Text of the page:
With Christmas only around the corner, two charity stores have been dealt a devastating blow after a spate of break ins and thefts.
A storage shed at the Cowra Salvation Army's Family Store and a donation bin at Cowra's St Vincent De Paul were both rummaged through earlier this week.
Officer in charge of Cowra Police, Inspector Adam Beard said the incidents occurred between October 27 and October 29.
"Police confirm that two of the local charity organisations were subject to either break and enters or stealings over the last week," Inspector Beard said.
"The two incidents at our local charity organisations are of particular concern to police and I'm sure to the broader community."
Inspector Beard said these incidents follow a number of break ins and thefts in other businesses and residences across Cowra.
"Cowra is currently experiencing an increased number of break ins and property related thefts at the moment, and they have been spread across town, both to residential areas and through our CBD," he said.
"Cowra Police are following up on a number of leads in relation to those matters and we'd certainly welcome any further information from the public."
Cowra Salvation Army Family Store Manager, Jo Nobes, said the perpetrators rummaged through bags of donated clothes, shoes and Christmas toys.
"I could see that they had ransacked all the donations that had come in late yesterday afternoon and that's when I noticed they had kicked our storeroom in," she said.
"The storeroom contains our all surplus extra clothing, it was all bagged up nicely into ladies, mens, summer, winter so when we need more clothing for the shop, we can just grab specifically what we need."
While it appears a number of children's bikes have been stolen, Mrs Nobes said she was unsure what else was taken.
She said the volunteers have worked for months to sort through and organise donations.
"I could handle them going through the donations, I can deal with that but all our hard work in that room, that's months of work that we've got stored so we can keep that shop fully stocked that they've just wrecked," she said.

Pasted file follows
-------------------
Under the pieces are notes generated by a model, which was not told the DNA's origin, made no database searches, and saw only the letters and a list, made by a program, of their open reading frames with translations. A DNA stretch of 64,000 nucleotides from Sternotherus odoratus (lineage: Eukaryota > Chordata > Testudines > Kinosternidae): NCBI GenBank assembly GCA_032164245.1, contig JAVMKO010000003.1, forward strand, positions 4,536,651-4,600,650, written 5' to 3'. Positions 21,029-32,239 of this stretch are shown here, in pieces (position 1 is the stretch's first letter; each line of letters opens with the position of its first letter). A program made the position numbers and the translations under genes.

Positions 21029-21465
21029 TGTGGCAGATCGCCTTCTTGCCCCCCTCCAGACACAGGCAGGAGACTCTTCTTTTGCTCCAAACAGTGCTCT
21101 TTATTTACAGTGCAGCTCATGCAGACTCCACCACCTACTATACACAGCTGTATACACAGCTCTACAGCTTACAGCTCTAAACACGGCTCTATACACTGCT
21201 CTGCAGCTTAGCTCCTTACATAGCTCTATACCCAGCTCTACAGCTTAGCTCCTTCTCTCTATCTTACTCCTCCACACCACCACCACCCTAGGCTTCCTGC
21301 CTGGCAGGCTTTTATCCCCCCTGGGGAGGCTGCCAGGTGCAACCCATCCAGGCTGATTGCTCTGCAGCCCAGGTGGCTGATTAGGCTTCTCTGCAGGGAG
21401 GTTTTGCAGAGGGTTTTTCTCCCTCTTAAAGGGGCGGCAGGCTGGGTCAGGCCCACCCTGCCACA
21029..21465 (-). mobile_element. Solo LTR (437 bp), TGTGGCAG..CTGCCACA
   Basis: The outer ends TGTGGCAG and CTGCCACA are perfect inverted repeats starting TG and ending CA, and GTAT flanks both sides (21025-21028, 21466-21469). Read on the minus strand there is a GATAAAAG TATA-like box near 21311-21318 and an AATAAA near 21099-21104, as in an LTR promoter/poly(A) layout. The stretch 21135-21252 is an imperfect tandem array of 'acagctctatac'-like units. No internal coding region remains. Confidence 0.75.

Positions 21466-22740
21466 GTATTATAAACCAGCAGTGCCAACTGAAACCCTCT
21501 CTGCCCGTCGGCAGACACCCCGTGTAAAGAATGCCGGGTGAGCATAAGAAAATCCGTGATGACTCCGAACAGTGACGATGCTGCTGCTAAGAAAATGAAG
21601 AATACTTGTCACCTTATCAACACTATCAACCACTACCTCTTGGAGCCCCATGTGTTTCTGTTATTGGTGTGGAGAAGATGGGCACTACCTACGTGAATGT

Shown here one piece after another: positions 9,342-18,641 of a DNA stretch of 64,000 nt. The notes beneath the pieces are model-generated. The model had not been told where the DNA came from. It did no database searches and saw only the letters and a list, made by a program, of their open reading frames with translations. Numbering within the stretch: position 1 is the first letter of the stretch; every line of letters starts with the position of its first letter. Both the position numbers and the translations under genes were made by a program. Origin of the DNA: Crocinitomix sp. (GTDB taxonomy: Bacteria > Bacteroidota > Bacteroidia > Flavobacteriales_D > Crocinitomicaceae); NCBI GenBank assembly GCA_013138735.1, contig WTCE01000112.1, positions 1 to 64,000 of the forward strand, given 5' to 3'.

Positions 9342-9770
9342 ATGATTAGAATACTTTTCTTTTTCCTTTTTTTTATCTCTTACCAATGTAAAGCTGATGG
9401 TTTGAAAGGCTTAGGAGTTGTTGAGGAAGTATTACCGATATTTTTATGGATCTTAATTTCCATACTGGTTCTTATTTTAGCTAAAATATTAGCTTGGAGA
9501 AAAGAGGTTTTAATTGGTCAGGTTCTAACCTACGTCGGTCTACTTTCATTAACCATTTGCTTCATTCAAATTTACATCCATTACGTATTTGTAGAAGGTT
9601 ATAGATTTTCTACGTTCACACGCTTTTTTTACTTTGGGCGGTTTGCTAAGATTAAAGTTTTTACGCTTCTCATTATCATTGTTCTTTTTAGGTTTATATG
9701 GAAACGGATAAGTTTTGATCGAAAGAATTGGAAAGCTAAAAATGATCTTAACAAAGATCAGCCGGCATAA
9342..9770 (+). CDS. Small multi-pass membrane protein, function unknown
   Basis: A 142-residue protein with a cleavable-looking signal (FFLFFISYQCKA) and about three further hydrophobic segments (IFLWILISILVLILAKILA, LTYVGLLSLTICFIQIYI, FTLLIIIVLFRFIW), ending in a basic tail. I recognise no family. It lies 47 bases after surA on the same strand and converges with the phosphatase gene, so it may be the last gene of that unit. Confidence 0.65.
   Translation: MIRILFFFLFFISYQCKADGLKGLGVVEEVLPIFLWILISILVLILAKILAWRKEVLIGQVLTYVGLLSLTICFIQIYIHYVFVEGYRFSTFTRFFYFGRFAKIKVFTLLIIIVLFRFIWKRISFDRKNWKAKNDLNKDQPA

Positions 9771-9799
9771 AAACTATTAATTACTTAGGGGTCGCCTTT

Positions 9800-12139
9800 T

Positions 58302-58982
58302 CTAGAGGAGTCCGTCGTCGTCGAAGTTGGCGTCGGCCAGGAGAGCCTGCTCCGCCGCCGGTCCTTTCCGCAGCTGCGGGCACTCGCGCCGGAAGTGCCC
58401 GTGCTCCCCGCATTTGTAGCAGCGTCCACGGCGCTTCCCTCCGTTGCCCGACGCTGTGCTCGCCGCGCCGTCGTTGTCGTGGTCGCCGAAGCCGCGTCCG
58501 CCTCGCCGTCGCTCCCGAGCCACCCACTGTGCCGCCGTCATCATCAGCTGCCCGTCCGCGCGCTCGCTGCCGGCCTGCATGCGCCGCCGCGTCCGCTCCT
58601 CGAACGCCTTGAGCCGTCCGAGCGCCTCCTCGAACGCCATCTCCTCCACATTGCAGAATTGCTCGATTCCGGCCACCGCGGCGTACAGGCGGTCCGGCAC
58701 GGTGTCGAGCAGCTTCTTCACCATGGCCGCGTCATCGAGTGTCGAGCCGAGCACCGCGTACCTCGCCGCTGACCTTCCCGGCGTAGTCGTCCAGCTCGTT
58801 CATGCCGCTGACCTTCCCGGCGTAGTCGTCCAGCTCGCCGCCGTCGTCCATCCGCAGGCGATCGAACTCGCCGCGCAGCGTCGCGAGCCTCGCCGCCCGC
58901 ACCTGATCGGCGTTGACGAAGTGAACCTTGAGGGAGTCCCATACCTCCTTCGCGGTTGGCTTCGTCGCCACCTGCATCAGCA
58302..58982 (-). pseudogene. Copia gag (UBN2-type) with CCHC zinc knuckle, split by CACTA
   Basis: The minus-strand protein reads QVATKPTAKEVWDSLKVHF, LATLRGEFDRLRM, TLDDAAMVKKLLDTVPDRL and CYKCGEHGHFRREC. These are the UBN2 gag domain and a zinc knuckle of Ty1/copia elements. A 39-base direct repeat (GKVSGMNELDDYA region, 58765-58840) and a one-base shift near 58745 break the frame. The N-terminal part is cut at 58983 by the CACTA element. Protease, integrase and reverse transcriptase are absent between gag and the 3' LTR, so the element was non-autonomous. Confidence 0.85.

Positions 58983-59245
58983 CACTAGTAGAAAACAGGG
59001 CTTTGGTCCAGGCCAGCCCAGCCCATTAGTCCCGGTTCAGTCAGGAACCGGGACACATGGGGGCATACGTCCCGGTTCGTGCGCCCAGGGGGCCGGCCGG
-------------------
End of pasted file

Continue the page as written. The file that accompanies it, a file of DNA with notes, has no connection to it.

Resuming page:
"These guys [volunteers] do it for nothing, I get paid, they do it for nothing and I've got watch them redo work that they've been doing for months."
Family Store volunteer Cath Hanns said it was devastating to think people would do this to a community service.
"We put our heart and soul into this place and it's there for the community and they're just wrecking the whole thing," she said.
We do this day in and day out and we don't do it because we have to, we do it because we want to, it just rips your heart outVolunteer Cath Hanns
"We do this day in and day out and we don't do it because we have to, we do it because we want to, it just rips your heart out."
St Vincent De Paul's acting north west regional director, Phil Donnan, said the organisation is more than willing to help out those in need.
"If people need assistance, we encourage them to come in and we will help everyone as much as we can, so it is disappointing to see this," he said.
"We'll endeavour to help people as best as we can given the circumstances, if we're missing things locally then we will be in a position to be able to bring things in to help out people locally, regardless of these events occurring."
"It's disappointing when it's specifically targeted like this but we cope with it and help people regardless, we don't want that to destroy our trust in people generally."
Both stores are looking for donations and people to volunteer this holiday season.
"We are always preparing things like that at this time of year and appreciate any donations in that direction or even more valuable is people being able to contribute their time and volunteer to help us get these things together and help those in need," Mr Donnan said.
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